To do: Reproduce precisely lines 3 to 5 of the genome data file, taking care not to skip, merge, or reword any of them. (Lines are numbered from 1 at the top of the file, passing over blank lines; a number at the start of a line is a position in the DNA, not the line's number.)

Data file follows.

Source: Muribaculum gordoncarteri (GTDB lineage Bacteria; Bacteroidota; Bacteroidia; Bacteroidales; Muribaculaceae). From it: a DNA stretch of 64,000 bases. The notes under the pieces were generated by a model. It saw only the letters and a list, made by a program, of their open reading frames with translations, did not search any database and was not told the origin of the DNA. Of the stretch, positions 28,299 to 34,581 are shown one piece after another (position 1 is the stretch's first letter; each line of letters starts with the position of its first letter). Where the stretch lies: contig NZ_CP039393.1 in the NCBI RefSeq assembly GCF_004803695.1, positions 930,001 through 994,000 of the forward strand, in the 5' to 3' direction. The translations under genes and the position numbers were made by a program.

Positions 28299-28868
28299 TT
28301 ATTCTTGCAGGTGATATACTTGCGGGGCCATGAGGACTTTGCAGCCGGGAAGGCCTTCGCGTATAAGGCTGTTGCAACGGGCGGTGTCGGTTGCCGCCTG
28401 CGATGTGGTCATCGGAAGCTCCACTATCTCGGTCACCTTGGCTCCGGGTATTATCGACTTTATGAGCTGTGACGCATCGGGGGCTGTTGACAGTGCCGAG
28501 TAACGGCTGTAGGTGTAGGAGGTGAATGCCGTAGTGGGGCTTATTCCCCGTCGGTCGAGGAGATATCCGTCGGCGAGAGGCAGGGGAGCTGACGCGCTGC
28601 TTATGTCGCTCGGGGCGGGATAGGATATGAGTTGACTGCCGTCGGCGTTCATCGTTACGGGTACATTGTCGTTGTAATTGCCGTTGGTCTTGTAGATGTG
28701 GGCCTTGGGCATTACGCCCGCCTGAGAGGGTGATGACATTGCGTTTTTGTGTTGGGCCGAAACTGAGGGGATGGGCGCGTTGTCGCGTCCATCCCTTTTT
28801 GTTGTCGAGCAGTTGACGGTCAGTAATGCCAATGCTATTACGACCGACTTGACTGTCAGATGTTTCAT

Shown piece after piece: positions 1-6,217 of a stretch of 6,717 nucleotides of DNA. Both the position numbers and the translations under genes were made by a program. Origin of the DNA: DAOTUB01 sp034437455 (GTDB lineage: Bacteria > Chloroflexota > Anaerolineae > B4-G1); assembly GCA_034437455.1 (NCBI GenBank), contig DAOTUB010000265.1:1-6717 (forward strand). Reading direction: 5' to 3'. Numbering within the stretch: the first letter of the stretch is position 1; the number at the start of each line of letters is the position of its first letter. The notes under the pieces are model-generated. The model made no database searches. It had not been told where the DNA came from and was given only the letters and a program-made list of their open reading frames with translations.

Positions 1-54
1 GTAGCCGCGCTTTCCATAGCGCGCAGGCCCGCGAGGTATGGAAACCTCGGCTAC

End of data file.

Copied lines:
28299 TT
28301 ATTCTTGCAGGTGATATACTTGCGGGGCCATGAGGACTTTGCAGCCGGGAAGGCCTTCGCGTATAAGGCTGTTGCAACGGGCGGTGTCGGTTGCCGCCTG
28401 CGATGTGGTCATCGGAAGCTCCACTATCTCGGTCACCTTGGCTCCGGGTATTATCGACTTTATGAGCTGTGACGCATCGGGGGCTGTTGACAGTGCCGAG